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Drought thinning the herd of ranchers in Nevada

After three years of arid skies, the cow counties of the Silver State are drying up, and ranchers are selling out

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Nevada

LOVELOCK, Nev. — After two punishingly dry years, nearly 2,000 cattle ranchers attending the annual meeting of the Nevada Cattlemen’s Association piled into the ballroom last November hoping for good news from the keynote speaker, a meteorologist. Instead, as the weatherman warned that the region is in a 15-year drought cycle and that this winter was bound to be as bad as any, J.J. Goicoechea saw a roomful of grizzled, stoic men exchange panicked glances in stunned silence.

“There was a look of loss on everybody’s faces,” said Goicoechea, a fourth-generation rancher and a commissioner for Eureka County, in the north-central part of the state.

Source: National Resources Conservation Service
Dave Meyers

The 39-year-old scanned the room, wondering what would become of the familiar faces whose businesses were already in precarious shape, thinking about the others not there who had always seemed like lifers until they sold out. The climate was thinning this herd too.

“That’s when I knew,” he said.

While the continuing epic drought in Northern California has alarmed many across the nation this winter, its devastating and potentially permanent impact on the Silver State has gotten far less notice. Nevada may be known primarily for gambling and tourism, but agriculture — in the form of cattle and alfalfa hay production in the northern, so-called cow counties — vies with mining as the No. 3 industry. The severely underwhelming snowfall so far this season threatens to further decimate it.    

Across the vast high desert plains from the Lake Tahoe area to the Utah border, reservoirs are depleted; rivers and lakes are reduced to chalky, salty residue; and farmers who would be planting are staring with anger and angst at the clear, frustratingly silent skies.

“If we don’t get rain the next month or six weeks, there’s going to be herd liquidations,” said Monte Bruck, manager of the Fallon Livestock Exchange, which holds a weekly cattle auction. “It’s going to be very severe.”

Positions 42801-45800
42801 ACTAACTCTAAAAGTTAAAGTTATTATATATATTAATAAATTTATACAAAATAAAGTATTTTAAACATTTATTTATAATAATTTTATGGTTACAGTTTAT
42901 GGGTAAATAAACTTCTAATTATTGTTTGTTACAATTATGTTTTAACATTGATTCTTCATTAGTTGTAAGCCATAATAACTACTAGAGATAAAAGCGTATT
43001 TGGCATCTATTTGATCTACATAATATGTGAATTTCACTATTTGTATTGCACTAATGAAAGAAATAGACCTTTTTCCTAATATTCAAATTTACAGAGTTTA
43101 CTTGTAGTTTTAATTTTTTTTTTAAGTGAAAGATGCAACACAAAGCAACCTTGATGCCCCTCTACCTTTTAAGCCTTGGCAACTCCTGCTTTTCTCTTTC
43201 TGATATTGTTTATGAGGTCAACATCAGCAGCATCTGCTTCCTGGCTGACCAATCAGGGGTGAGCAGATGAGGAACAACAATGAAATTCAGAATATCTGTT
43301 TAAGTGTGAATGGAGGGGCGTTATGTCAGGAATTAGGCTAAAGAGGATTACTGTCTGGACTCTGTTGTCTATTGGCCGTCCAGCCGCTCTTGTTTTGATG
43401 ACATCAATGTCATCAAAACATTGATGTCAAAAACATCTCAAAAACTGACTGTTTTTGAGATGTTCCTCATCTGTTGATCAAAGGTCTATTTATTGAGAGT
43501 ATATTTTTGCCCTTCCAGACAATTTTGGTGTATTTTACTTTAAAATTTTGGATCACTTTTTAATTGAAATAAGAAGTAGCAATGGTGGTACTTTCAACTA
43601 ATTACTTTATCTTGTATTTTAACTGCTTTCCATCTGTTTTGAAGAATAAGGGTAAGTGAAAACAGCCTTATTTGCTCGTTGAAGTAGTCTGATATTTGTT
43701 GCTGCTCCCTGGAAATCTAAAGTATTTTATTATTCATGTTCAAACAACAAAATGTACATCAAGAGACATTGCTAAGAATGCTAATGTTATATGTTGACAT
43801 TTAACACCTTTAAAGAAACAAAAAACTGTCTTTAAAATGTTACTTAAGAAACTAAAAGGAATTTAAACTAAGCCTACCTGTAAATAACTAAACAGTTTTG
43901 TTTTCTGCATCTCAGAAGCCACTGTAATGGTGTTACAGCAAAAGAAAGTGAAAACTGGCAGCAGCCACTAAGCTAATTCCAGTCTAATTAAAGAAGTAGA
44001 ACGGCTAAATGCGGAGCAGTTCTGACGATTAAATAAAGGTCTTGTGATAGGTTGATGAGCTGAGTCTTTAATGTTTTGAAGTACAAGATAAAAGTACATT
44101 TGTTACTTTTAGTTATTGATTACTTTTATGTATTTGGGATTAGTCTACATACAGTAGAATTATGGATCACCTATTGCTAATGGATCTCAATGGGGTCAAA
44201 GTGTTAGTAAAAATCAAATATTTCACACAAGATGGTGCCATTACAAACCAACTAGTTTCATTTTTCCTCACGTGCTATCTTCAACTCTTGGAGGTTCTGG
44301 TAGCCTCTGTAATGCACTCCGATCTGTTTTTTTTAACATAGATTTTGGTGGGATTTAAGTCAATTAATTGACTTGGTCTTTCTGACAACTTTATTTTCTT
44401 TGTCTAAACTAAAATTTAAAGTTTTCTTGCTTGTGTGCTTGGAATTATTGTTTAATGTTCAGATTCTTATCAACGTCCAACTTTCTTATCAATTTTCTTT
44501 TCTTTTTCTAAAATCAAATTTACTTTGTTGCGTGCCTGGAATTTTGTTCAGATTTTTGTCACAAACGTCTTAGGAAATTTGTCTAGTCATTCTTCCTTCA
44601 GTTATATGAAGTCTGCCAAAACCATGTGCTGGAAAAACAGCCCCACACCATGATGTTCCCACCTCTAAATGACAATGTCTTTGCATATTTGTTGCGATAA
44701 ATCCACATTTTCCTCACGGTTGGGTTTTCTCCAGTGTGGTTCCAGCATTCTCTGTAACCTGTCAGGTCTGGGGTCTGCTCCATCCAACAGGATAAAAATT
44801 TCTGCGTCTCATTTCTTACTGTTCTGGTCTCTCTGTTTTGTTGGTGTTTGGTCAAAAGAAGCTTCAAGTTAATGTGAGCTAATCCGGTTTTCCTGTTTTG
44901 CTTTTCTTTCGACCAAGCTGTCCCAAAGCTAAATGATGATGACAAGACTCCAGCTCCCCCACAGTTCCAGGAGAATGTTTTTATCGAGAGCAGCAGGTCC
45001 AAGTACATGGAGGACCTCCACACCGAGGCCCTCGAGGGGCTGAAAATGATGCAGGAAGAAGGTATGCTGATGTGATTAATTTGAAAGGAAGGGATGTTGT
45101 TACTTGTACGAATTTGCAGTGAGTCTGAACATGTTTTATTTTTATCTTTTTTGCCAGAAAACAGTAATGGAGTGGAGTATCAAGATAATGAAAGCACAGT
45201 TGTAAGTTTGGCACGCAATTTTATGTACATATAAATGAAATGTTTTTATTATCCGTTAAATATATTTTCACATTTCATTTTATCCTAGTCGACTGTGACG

The sign for the Nugget Casino, near Silver Springs, Nev., stands out against bare mountains, which should be covered with snow this time of year.
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Such liquidations, in fact, have been ongoing. The state’s beef herd is the lowest in the nearly 80 years of record keeping, down to 345,000 heads, according to the Nevada Department of Agriculture. In the 1980s, the figure was as high as 1 million.

Goicoechea Ranches, for instance, sent 100 of 700 mother cows to slaughter last year in anticipation of not having proper water or grazing ranges to sustain them, Goicoechea said. He expects the state to lose another 10 percent of its cattle this year to sell-offs and moves; ranchers who can afford to may move their herds as far as Nebraska.

Cattle ranching “won’t come back, and it can’t,” he said glumly. “I don’t know what happens to these ranches. Maybe they’ll be bought up by larger corporations. I honestly do believe family ranching operations take better care of the resources.”

Some of the gear used by the chief snow surveyor for the California Department of Water Resources to measure snow depth and weight.
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Unlike usually verdant California, droughts come and go in Nevada. This one, however, is especially difficult because this is the third exceptionally dry year in a row, depleting stored water and thrusting fallow fields into long-term crisis, experts say.

“This has been three of the driest years in recent decades, and they’ve been consecutive,” said Bill Patzert, an oceanographer based in Pasadena, Calif., who develops climate forecasting technology for NASA. “Nevada is always on the cusp of disaster, water-wise. Everything is in the open range, so they’re on their knees. If there’s no rainfall, there’s no grass. Everything is so crispy.”